According to a further aspect of the invention, a deposition method includes providing a deposition substrate, exposing the substrate to a precursor consisting of at least one amino ligand and/or imino ligand, a metal or a semimetal, and at least one halide ligand, and depositing over the substrate a layer including the metal, the semimetal, or an oxide, nitride, silicide, sulfide, or selenide of the metal or semimetal. The layer exhibits less halogen content than otherwise exhibited with a halide ligand taking the place of each amino ligand and/or imino ligand. By way of example, the precursor may exhibit a volatility that exceeds the volatility otherwise exhibited with a halide ligand taking the place of each amino ligand and/or imino ligand. The precursor may also exhibit a thermal stability that exceeds the thermal stability otherwise exhibited with an amino ligand and/or imino ligand taking the place of each halide ligand.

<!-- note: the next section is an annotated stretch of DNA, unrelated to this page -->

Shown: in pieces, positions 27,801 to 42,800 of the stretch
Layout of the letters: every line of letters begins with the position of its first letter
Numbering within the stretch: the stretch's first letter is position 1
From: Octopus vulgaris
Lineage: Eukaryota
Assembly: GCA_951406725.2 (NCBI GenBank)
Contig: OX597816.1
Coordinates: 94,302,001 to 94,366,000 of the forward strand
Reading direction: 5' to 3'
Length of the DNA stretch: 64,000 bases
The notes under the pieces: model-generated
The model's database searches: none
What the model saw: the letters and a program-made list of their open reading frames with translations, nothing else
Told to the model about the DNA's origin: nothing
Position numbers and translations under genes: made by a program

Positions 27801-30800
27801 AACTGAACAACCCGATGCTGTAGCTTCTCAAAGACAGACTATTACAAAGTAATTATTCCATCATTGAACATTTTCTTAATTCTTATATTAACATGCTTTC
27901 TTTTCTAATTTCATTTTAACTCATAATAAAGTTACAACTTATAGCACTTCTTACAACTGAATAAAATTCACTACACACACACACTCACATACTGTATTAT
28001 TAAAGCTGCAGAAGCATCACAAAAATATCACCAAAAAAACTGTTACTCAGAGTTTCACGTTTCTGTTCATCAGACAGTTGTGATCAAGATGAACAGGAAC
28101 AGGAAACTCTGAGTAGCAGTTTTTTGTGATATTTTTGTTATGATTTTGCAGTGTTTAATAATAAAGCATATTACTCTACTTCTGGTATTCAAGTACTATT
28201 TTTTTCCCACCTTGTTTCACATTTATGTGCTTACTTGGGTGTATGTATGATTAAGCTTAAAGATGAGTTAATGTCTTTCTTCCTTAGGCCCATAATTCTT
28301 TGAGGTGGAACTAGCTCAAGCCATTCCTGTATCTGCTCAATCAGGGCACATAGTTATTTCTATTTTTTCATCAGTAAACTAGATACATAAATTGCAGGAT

A comparison was made between precursors such as described above with titanium for the metal and significant advantages were discovered. For example, titanium nitride films were deposited by ALD using TiCl4, tetrakisdimethylamino titanium (TDMAT), and trichloro(dimethylamino)titanium (TiCl3(NMe2)). Titanium nitride films deposited from the halide amino metal were found to exhibit resistivities of about 150 to 200 microOhm-centimeter while films deposited from TDMAT were much more resistive with resistivities of from about 5,000 to about 50,000 microOhm-centimeter. The films from halide amino metal were also found to exhibit lower concentrations of chlorine in the film compared to those deposited using TiCl4. Examples 1-4 discussed below provide details of the deposition processes and resulting films.